Only a few days ago, I posted this photo of my own lockdown window at home, and there stated that I was becoming increasingly persecuted by my own confirmation-biases. Between me and literature’s gestalt. Here, I sense an escape, as, taking on, at least temporarily, Kinbote’s persona, I surveil Shade’s own HOUSE of Leaves amid the environs (including “three conjoined lakes called Omega, Ozero, and Zero”) of Dulwich Rd, knowing that what I am seeing through Shade’s window is him writing the long poem of four cantos, and I watch Sybil his wife persuading him to leave out all the Zembla semblances that I try to instil by gestalt into his mind and, thus, into the poem itself! I can even see him picking his ear with a pencil. And “A tall lamp with parchment-like shade…”
      But what of the boy at the end of this section, flying what might be a modern drone in disguise.

  12. C1B44304-E3F6-4B1F-8660-97F5C5E1BC20

    57A75448-C456-4206-BD6D-B509297C643D Up to line 62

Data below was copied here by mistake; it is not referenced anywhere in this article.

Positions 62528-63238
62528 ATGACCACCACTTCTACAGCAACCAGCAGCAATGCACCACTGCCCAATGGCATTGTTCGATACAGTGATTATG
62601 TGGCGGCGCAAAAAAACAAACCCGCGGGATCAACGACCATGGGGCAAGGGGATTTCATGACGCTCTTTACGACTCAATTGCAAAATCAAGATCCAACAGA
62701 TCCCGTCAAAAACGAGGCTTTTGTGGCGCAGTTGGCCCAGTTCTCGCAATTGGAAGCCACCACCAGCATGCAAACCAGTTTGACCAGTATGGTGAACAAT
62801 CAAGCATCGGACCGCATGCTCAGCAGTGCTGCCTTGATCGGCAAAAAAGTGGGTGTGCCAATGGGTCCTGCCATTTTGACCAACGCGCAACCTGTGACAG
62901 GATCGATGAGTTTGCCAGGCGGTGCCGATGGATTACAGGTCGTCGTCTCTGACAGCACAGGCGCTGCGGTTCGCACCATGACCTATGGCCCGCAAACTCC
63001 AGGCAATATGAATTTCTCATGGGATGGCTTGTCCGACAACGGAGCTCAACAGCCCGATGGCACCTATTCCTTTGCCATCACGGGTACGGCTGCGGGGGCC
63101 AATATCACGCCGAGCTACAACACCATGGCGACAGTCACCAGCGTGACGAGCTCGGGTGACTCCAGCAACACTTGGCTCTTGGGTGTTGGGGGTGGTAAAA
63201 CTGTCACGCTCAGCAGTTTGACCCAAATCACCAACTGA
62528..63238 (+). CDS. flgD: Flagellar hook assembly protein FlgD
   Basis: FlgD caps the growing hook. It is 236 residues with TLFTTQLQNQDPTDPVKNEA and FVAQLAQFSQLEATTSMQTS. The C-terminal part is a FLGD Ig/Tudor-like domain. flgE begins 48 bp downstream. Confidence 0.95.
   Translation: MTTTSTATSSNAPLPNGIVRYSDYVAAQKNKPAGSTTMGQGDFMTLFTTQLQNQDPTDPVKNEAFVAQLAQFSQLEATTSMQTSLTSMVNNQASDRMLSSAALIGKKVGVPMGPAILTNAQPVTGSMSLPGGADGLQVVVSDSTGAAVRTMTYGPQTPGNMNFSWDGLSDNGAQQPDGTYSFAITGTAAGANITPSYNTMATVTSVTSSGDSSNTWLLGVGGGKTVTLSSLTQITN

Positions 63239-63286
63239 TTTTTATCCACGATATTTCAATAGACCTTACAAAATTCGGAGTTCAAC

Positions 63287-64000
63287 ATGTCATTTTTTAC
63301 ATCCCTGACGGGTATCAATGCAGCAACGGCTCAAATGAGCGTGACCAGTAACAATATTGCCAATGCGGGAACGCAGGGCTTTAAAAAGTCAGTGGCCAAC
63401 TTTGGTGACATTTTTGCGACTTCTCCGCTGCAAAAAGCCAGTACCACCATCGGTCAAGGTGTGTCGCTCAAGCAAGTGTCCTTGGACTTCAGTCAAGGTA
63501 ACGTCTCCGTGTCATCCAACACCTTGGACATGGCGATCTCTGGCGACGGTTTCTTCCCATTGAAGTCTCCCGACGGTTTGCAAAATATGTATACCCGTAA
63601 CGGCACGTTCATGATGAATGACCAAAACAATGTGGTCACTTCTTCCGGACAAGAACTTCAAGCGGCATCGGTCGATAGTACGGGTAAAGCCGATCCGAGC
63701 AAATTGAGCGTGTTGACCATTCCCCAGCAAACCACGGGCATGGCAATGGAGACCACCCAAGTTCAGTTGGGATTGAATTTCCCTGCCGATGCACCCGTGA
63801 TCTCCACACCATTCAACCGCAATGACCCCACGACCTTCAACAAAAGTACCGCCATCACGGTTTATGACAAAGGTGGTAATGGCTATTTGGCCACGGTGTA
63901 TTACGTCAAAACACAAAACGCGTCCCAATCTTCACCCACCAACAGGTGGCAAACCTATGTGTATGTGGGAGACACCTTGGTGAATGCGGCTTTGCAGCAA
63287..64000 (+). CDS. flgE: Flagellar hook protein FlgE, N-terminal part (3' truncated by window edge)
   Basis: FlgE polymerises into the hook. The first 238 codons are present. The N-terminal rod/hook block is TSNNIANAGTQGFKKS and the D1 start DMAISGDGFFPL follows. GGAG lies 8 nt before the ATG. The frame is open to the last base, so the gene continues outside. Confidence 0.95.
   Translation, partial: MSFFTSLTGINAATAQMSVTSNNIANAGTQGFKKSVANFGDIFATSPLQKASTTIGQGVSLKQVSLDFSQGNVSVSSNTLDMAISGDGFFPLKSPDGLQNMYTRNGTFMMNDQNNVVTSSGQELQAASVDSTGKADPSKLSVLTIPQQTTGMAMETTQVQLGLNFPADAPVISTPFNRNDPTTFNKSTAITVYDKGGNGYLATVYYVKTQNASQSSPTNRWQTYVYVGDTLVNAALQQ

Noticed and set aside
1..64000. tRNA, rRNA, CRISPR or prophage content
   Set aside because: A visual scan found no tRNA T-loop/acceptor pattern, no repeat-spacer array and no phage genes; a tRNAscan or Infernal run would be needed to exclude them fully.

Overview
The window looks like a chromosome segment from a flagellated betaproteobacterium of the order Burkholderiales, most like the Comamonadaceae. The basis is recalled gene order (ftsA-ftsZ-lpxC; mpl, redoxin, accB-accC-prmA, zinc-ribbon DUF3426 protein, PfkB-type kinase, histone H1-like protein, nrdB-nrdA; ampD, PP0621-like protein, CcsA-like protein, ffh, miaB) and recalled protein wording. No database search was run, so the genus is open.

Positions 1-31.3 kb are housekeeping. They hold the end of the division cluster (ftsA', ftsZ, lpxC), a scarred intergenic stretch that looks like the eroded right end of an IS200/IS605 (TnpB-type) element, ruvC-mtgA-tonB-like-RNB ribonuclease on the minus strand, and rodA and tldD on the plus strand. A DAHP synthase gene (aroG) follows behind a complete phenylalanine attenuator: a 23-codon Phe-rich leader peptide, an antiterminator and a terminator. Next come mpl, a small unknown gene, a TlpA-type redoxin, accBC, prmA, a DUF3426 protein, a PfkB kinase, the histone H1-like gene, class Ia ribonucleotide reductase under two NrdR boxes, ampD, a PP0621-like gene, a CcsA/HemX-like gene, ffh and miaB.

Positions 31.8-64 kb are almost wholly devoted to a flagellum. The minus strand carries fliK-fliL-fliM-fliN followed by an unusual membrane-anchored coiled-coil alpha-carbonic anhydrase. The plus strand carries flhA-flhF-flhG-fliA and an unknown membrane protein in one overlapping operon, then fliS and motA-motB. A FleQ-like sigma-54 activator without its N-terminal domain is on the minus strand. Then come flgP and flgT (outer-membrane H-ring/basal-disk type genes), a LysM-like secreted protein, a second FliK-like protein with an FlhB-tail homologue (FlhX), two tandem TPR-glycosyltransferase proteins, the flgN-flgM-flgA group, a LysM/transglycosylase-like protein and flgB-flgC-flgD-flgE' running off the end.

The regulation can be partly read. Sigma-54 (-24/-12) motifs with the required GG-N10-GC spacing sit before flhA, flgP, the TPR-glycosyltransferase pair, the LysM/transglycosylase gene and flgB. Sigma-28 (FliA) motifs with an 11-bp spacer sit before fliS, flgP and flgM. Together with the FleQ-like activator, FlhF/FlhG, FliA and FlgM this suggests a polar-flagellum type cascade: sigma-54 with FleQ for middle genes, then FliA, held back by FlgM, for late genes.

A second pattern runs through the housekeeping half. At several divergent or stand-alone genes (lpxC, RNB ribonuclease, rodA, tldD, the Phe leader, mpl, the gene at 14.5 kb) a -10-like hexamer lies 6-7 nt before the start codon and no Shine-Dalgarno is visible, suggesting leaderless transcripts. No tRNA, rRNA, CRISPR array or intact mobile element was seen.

Commentary about the shagbark…
    “and ‘tree’ in Zemblan is ‘grados’”

    Reference to looking across at Shade’s rented house and its windows being (line-)shaded or uncertain?
    …and a TV aerial on a roof as a paperclip, how apt!
    And the contention that Shade had recycled some of his older discarded work for the four Cantos. A sense that this commentary retrocausally postdicts the durability of Shade’s own life? And not only by heart attack. (Perhaps this my own commentary of a commentary postdicts something significant, too?)

    And, this time, the lockdowned solitude or solipsism of Kinbote himself (despite the odd lodger or two, including Balthasar, if vaguely misspelt, from Durrell’s ‘Justine’?) – evolving in my mind. An “oblique shuffle”…